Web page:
Given that oxygen is unseen, yet flows in and out of our bodies, it seems obvious that there is no reason why God’s invisible Spirit might not operate in a similar way albeit that he never forces us to do anything that goes against our will.  The fact that God gives authority to the Holy Spirit who is tasked with implementing Divine action on earth, it makes complete sense that the invisible entity does (out of necessity), fill, direct and inspire humans to be about the work of God in this world – and that through  ‘residing’ within them. We will take a deeper look at what this looks like in our next post.

1 ‘Be Filled Now’ (p9) Roy Hession

2 Matt 28v 18

Continuing our series on the reasons why christians believe God places His Holy Spirit within them, we consider the issue of God’s Holy Spirit as  Person. This was hinted at in the last post in which we considered the christian belief that the Holy Spirit inhabits people and influences them to understand God’s plan. Namely, how the Holy Spirit reveals that Jesus is the second Person of the Trinity and that through His crucifixion and resurrection, believers are assured of God’s forgiveness.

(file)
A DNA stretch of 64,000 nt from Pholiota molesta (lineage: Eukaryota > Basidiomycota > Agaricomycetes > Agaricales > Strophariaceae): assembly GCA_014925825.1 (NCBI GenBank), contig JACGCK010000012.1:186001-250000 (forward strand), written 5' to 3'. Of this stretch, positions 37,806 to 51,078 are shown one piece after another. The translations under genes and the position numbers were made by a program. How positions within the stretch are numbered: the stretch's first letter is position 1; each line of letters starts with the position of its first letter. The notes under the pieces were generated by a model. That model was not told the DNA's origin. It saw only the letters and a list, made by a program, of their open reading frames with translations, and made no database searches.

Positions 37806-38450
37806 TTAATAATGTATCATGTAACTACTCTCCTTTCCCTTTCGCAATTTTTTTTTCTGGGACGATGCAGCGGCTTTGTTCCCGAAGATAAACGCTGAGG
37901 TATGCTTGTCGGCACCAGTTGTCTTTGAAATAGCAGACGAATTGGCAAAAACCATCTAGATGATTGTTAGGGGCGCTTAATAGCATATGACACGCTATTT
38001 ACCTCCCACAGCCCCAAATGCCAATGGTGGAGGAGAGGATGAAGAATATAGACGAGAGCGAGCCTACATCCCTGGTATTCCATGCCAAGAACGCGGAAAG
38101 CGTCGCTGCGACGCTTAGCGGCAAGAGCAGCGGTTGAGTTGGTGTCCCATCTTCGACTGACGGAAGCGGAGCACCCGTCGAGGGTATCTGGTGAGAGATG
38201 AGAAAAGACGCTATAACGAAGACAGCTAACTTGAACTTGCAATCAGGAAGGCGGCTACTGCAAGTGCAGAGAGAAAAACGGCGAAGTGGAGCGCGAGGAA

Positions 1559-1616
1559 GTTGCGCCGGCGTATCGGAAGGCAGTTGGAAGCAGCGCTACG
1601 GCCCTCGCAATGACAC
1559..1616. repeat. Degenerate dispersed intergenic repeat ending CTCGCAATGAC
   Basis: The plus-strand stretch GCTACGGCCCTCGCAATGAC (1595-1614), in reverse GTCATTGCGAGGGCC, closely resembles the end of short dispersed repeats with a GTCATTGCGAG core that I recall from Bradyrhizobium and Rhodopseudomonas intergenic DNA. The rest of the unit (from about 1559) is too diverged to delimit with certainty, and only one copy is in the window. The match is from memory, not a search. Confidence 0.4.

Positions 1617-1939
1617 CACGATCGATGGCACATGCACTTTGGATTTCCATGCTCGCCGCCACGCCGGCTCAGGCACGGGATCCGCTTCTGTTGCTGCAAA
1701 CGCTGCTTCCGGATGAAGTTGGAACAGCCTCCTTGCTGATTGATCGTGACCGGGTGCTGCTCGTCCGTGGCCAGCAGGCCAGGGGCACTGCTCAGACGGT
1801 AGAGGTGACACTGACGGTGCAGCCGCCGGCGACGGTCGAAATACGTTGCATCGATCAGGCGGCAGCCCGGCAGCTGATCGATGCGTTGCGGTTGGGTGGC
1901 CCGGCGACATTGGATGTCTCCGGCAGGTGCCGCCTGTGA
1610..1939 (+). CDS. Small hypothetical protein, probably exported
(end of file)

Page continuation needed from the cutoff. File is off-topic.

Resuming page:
However, Roy Hession takes this a step further to show that the Holy Spirit is much more than this. In his book ‘Be Filled Now’, Roy Hession observes that:

‘the Holy Spirit should not be merely regarded as an influencer (as He is) the third Person of the Trinity. As much a person as God the Father and God the Son. He is consistently referred to in the New Testament not as it, but as He.

So how should we understand this? Is it feasible to believe that part of the Godhead somehow resides and lives within the believer via the Holy Spirit? And by what necessity is this third member of the Trinity called upon to affect such a relationship with Creation?

These questions will be considered in the next post as we explore the Acts of the Holy Spirit.

In previous posts we have considered whether God living in the person in an ethereal way can be explained by human psychosis, wishful thinking or perhaps God’s Holy Spirit?

As we have seen, the root of this problem lies in the believer’s understanding of what is going on – for example, the Christian who prays for food and is given some, credits God with this blessing. However, the starved sceptic who doesn’t pray and receives food does not credit God but the kindness and generosity of those at the food bank. So what reasons might Christians have to believe that God’s Spirit lives in them in this way. One minister  observes it this way: